• Numeric calculations are done with BIGINT or DOUBLE (both are normally 64 bits long). Which precision you get depends on the function. The general rule is that bit functions are performed with BIGINT precision, IF and ELT() with BIGINT or DOUBLE precision, and the rest with DOUBLE precision. You should try to avoid using unsigned long long values if they resolve to be larger than 63 bits (9223372036854775807) for anything other than bit fields.

  • You can have up to 255 ENUM and SET columns in one table.

  • In MIN(), MAX(), and other aggregate functions, MySQL currently compares ENUM and SET columns by their string value rather than by the string's relative position in the set.

  • mysqld_safe redirects all messages from mysqld to the mysqld log. One problem with this is that if you execute mysqladmin refresh to close and reopen the log, stdout and stderr are still redirected to the old log. If you use --log extensively, you should edit mysqld_safe to log to host_name.err instead of host_name.log so that you can easily reclaim the space for the old log by deleting it and executing mysqladmin refresh.

  • In an UPDATE statement, columns are updated from left to right. If you refer to an updated column, you get the updated value instead of the original value. For example, the following statement increments KEY by 2, not 1:

    mysql> UPDATE tbl_name SET KEY=KEY+1,KEY=KEY+1;
    
  • You can refer to multiple temporary tables in the same query, but you cannot refer to any given temporary table more than once. For example, the following doesn't work:

    mysql> SELECT * FROM temp_table, temp_table AS t2;
    ERROR 1137: Can't reopen table: 'temp_table'
    
  • The optimizer may handle DISTINCT differently when you are using “hidden” columns in a join than when you are not. In a join, hidden columns are counted as part of the result (even if they are not shown), whereas in normal queries, hidden columns don't participate in the DISTINCT comparison. We will probably change this in the future to never compare the hidden columns when executing DISTINCT.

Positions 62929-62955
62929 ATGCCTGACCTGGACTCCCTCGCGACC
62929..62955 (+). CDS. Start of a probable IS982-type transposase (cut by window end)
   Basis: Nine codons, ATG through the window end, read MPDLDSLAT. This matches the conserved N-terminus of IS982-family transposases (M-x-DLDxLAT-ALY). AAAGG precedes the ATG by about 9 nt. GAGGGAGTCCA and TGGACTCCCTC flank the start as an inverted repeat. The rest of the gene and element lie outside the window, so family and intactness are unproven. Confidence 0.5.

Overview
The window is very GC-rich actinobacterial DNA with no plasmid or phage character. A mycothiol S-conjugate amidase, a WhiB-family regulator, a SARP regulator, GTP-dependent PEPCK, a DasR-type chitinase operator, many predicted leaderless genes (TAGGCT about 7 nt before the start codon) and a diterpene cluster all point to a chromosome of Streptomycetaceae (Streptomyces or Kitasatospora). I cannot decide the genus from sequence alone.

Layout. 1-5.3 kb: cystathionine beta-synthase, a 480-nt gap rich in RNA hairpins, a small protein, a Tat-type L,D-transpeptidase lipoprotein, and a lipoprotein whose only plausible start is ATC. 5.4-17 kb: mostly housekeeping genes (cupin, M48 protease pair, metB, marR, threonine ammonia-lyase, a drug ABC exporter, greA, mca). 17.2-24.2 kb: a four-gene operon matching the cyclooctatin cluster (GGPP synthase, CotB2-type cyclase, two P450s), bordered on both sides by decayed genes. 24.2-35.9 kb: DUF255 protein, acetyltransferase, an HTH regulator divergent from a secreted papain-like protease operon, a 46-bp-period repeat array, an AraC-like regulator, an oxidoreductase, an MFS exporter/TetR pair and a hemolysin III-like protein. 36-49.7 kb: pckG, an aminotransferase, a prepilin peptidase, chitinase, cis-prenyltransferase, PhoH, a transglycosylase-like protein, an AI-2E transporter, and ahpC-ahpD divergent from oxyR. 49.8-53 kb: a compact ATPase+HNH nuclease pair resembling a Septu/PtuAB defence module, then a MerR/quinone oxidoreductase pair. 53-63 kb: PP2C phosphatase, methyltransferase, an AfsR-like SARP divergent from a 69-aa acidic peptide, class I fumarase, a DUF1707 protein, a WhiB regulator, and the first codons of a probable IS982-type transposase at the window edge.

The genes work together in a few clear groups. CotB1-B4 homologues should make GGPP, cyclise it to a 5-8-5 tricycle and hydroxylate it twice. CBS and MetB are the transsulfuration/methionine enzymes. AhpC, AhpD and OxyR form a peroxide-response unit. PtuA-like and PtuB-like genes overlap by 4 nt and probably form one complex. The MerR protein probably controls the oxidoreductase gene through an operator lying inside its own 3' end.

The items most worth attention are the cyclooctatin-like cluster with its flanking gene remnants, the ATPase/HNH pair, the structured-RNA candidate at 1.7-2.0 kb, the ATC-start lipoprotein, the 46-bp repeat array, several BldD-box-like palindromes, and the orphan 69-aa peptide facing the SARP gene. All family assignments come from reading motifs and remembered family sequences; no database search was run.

An example of this is:

    SELECT DISTINCT mp3id FROM band_downloads
           WHERE userid = 9 ORDER BY id DESC;
    

    and

    SELECT DISTINCT band_downloads.mp3id
           FROM band_downloads,band_mp3
           WHERE band_downloads.userid = 9
           AND band_mp3.id = band_downloads.mp3id
           ORDER BY band_downloads.id DESC;
    

    In the second case, using MySQL Server 3.23.x, you may get two identical rows in the result set (because the values in the hidden id column may differ).

    Note that this happens only for queries where that do not have the ORDER BY columns in the result.

  • If you execute a PROCEDURE on a query that returns an empty set, in some cases the PROCEDURE does not transform the columns.

  • Creation of a table of type MERGE doesn't check whether the underlying tables are compatible types.

  • If you use ALTER TABLE to add a UNIQUE index to a table used in a MERGE table and then add a normal index on the MERGE table, the key order is different for the tables if there was an old, non-UNIQUE key in the table. This is because ALTER TABLE puts UNIQUE indexes before normal indexes to be able to detect duplicate keys as early as possible.